Recently Fed chairman Ben Bernanke gave a speech to Graduates at the Boston College School of Law in which he said:
Instead, I'd like to offer a few thoughts today about the inherent unpredictability of our individual lives and how one might go about dealing with that reality. As an economist and policymaker, I have plenty of experience in trying to foretell the future, because policy decisions inevitably involve projections of how alternative policy choices will influence the future course of the economy. The Federal Reserve, therefore, devotes substantial resources to economic forecasting. Likewise, individual investors and businesses have strong financial incentives to try to anticipate how the economy will evolve. With so much at stake, you will not be surprised to know that, over the years, many very smart people have applied the most sophisticated statistical and modeling tools available to try to better divine the economic future. But the results, unfortunately, have more often than not been underwhelming. Like weather forecasters, economic forecasters must deal with a system that is extraordinarily complex, that is subject to random shocks, and about which our data and understanding will always be imperfect. In some ways, predicting the economy is even more difficult than forecasting the weather, because an economy is not made up of molecules whose behavior is subject to the laws of physics, but rather of human beings who are themselves thinking about the future and whose behavior may be influenced by the forecasts that they or others make. To be sure, historical relationships and regularities can help economists, as well as weather forecasters, gain some insight into the future, but these must be used with considerable caution and healthy skepticism.
(Bold type emphasis mine.)
Now this goes to a post written just last week on the subject of the Fed's forecasts.
The only question we could ask then is, "if Bernanke admits the forecasts made by himself and other economists are equatable to a weather forecast, why are they making them so far out into the future and why aren't we being told they are essentially guesses"? I mean, even the weather man is not insane enough to be making predictions for next May, yet Bernanke and company are making them not only for next May, but the one after that.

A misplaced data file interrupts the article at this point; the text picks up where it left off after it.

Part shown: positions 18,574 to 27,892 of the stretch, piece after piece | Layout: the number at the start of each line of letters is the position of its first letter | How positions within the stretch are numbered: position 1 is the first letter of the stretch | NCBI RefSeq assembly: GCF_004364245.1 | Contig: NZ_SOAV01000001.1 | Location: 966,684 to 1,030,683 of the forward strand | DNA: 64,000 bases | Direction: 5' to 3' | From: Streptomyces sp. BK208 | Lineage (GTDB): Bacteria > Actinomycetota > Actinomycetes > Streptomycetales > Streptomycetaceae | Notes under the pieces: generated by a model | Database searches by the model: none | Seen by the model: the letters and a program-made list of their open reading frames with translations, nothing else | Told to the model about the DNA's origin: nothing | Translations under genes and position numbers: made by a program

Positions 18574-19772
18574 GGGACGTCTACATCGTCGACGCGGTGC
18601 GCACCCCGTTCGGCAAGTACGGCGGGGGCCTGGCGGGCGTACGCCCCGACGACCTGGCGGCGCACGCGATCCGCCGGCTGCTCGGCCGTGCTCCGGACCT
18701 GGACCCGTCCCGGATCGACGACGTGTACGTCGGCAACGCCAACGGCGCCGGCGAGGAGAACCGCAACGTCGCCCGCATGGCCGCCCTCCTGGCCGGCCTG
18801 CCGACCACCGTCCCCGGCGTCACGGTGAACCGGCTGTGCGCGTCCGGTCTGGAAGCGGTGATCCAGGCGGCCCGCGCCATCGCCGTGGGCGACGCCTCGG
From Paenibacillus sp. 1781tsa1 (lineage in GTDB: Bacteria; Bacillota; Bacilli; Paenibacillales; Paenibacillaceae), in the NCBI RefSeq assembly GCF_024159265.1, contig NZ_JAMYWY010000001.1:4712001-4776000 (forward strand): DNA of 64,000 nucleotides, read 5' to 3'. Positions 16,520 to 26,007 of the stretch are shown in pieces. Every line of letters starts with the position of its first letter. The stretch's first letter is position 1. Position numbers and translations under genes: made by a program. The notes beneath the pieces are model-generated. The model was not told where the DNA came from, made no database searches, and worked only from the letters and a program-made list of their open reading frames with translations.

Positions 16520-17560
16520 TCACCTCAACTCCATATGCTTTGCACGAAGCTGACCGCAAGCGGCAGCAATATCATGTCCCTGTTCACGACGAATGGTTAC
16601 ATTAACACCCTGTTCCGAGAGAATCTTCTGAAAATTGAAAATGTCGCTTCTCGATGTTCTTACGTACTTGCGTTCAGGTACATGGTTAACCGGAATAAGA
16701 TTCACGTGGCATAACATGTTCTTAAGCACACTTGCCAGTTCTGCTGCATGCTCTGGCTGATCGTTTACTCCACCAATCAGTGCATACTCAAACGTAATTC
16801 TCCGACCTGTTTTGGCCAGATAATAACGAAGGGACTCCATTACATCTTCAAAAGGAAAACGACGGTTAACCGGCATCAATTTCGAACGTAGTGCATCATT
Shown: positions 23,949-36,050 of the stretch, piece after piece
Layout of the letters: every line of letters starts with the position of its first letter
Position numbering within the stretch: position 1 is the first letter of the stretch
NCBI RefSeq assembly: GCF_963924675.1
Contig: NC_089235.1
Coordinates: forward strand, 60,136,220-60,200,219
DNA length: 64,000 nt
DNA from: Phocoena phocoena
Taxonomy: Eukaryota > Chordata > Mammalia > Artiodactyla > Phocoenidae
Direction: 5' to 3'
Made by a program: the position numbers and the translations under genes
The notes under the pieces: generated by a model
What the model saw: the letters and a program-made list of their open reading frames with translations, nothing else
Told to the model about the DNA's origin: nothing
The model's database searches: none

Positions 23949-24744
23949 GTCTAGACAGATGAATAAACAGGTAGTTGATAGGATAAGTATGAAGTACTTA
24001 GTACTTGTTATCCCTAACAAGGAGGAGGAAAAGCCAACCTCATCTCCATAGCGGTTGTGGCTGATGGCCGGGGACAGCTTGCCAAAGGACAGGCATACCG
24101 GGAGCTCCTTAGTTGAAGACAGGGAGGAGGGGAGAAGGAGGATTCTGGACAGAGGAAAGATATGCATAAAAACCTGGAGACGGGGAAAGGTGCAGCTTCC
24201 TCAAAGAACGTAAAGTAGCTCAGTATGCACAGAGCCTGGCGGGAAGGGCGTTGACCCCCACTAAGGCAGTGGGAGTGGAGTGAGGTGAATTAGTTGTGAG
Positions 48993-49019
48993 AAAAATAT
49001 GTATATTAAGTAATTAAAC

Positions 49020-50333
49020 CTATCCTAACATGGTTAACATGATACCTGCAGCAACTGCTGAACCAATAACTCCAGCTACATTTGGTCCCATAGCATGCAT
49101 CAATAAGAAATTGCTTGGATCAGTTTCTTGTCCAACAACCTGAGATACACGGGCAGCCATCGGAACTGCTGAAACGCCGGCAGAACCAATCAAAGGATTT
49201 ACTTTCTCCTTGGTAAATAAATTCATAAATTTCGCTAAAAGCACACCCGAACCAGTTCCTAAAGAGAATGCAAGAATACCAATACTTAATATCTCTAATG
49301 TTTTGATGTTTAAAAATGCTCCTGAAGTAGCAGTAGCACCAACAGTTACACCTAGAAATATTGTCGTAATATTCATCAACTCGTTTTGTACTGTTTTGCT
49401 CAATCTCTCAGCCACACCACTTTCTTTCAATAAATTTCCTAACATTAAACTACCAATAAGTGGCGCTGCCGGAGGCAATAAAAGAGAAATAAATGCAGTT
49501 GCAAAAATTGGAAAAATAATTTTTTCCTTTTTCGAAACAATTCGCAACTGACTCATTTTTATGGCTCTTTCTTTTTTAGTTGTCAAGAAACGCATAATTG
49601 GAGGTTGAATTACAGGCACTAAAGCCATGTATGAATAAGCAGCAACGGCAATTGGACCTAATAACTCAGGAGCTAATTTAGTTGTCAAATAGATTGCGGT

Haven't we learned yet that any economic prediction, pushed out to a year, is not at all reliable, much as a weather forecast for that date would be? Even the weatherman is careful enough to preface what he says with "stay tuned tomorrow because things can change".
Yet, when we read ANY of the Fed forecasts, they are delivered with such a certainty that one is lead to believe their belief in the accuracy of their predictions despite what we know to be the error rate (it is large). Now, there are those who will say they are required to make the forecasts they produce.
Then ought not the type of candor Bernanke expressed at BC be required when he is testifying before Congress and millions are being updated as to his every utterance? Since we are led to believe he has a more exact idea of what the future of our economy holds for us than any other economist out there, if he truly believes in the inaccuracy of his profession, shouldn't he lead with that disclaimer? Even bloggers put them in blogs....
The cold hard reality just may be that he does know more, but because he must put on a "happy face" so as to not start a panic, he hides it from us all. This was the essence of my previous post on the subject and if it is true, is a worse scenario. The more his "predictive" abilities are wrong, the less faith anyone will have in him or the institution he presides over. When that comes to pass, a certain level of panic/doubt cannot be avoided...
Who knows, maybe we are already there?